You think you've got it rough? You should have been around when I was a kid. Our whole family lived in a ragged penthouse in Iowa.
We ate nothing but refried beans and sauerkraut and we drank cups of espresso, and we were glad to have them. Sometimes on Mondays we had corn on the cob. I slept on a dishwasher in the garage. My nine brothers slept in the kitchen.
I had to get up every morning at eleven to feed the elephant and the grasshopper. After that, I had to scrub the billiard room and see the hacksaw.
I walked twenty-nine furlongs through sleet storms and fog to get to school every morning, wearing only a pair of glasses and a class ring. We had to learn P.E. and civics, all in the space of fourteen seconds.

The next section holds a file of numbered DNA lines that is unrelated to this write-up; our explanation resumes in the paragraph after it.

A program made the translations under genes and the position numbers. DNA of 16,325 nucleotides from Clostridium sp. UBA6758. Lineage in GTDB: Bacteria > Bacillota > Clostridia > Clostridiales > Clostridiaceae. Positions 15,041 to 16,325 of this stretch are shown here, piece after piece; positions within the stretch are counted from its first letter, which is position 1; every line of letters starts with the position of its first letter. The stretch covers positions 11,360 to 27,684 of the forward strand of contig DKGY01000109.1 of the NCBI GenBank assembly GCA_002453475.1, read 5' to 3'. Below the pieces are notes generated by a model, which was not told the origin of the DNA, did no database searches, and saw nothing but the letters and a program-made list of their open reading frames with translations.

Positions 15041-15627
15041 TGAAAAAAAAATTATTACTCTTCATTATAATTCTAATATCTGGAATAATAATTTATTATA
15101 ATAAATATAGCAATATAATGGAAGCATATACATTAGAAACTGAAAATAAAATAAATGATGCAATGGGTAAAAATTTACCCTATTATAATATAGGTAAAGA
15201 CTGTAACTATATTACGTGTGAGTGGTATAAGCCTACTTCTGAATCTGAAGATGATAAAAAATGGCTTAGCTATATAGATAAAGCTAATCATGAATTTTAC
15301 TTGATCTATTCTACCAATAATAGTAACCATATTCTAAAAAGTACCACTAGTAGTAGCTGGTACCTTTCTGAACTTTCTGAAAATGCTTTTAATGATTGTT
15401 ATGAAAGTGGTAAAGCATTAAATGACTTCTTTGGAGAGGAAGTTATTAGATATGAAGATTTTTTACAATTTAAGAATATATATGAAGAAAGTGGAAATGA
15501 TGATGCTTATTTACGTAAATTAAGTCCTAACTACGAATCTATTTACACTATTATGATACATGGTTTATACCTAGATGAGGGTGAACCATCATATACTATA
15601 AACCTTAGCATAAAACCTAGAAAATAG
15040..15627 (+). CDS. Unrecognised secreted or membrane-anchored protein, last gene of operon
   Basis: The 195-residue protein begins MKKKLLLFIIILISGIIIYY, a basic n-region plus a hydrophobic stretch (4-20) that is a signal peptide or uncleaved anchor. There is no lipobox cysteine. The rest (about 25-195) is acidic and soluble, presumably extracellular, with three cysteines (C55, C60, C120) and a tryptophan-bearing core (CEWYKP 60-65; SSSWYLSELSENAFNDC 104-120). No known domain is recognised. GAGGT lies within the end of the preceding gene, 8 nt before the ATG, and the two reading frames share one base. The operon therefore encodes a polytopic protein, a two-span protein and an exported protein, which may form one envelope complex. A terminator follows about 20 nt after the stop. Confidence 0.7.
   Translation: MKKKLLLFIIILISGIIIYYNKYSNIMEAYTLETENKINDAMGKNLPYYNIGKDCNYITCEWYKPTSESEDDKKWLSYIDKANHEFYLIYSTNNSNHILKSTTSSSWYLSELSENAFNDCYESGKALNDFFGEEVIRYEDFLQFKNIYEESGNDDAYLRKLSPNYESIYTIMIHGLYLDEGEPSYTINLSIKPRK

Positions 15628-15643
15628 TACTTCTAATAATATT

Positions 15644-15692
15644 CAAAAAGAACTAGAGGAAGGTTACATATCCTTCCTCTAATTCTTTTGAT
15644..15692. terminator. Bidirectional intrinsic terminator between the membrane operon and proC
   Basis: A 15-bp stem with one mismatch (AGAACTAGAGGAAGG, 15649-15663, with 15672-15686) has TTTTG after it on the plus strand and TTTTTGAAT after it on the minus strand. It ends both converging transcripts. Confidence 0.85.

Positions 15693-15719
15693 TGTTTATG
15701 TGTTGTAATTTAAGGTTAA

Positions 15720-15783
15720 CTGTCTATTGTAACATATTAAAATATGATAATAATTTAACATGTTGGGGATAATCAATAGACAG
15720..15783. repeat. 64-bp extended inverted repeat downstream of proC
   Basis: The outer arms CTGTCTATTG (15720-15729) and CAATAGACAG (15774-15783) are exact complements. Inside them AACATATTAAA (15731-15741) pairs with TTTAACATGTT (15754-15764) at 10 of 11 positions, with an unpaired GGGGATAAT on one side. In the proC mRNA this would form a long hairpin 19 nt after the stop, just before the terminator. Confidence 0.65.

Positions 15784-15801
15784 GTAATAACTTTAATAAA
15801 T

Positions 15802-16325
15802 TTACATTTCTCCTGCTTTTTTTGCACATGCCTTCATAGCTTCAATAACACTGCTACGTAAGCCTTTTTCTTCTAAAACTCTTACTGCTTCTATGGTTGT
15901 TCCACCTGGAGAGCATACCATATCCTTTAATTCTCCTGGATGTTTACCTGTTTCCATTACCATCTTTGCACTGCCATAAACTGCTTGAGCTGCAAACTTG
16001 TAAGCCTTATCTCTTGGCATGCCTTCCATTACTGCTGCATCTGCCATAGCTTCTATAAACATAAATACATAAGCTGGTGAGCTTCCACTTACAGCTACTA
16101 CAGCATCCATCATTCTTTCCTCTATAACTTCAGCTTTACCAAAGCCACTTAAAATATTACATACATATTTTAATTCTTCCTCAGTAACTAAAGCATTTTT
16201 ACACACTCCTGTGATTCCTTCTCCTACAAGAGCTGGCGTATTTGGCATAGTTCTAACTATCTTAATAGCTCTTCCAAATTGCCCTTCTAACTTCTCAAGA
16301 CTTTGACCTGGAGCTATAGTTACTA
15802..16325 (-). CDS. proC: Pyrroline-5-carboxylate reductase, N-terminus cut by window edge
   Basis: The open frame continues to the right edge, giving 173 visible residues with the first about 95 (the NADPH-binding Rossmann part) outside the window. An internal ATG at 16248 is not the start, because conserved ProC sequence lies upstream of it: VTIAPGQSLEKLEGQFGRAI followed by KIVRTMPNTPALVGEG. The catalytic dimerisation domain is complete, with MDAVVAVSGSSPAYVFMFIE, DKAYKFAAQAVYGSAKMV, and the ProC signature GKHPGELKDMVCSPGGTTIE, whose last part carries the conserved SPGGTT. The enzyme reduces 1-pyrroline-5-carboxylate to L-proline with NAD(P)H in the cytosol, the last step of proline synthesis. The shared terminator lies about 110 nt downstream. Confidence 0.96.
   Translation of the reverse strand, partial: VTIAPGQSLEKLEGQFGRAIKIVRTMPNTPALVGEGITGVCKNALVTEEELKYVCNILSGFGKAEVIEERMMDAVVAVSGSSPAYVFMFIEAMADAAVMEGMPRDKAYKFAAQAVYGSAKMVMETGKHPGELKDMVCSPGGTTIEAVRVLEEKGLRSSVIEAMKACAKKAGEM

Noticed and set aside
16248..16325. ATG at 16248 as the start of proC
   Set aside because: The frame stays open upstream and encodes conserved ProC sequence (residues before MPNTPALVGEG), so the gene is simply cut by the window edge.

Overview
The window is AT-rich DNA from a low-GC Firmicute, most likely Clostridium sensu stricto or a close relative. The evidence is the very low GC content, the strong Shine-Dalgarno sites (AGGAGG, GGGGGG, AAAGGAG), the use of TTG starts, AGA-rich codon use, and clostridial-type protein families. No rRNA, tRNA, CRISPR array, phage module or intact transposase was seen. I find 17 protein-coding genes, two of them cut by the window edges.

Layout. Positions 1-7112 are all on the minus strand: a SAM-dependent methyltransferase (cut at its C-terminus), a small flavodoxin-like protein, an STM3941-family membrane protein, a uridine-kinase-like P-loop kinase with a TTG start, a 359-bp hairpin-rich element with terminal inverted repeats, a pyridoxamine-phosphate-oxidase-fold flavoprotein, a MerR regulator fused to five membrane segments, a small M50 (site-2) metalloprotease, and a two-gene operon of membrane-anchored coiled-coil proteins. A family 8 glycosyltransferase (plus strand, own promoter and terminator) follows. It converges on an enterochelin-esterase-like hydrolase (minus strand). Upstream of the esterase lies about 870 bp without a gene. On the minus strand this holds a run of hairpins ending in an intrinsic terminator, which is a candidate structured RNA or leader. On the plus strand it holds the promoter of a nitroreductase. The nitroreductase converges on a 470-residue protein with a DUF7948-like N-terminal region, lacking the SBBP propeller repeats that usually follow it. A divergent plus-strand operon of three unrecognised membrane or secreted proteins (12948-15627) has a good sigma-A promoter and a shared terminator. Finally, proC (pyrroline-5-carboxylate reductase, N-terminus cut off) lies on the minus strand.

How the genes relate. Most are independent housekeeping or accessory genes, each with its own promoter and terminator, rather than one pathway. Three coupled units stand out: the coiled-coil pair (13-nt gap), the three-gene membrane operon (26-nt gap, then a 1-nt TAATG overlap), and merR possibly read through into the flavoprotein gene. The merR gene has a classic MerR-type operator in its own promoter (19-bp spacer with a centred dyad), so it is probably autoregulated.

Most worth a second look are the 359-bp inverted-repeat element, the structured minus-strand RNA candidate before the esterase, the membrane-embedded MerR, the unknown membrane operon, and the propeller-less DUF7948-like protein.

Mom worked hard, making broken charts by hand and selling them for only eight crowns each. She had to compress every chart twenty-five times.
Dad worked as a huckster and earned only ninety-nine bitcoin a day. We couldn't afford any needles and thread, so we made do with only a potato.
In spite of all the hardships, we grew up enchanting and gregarious.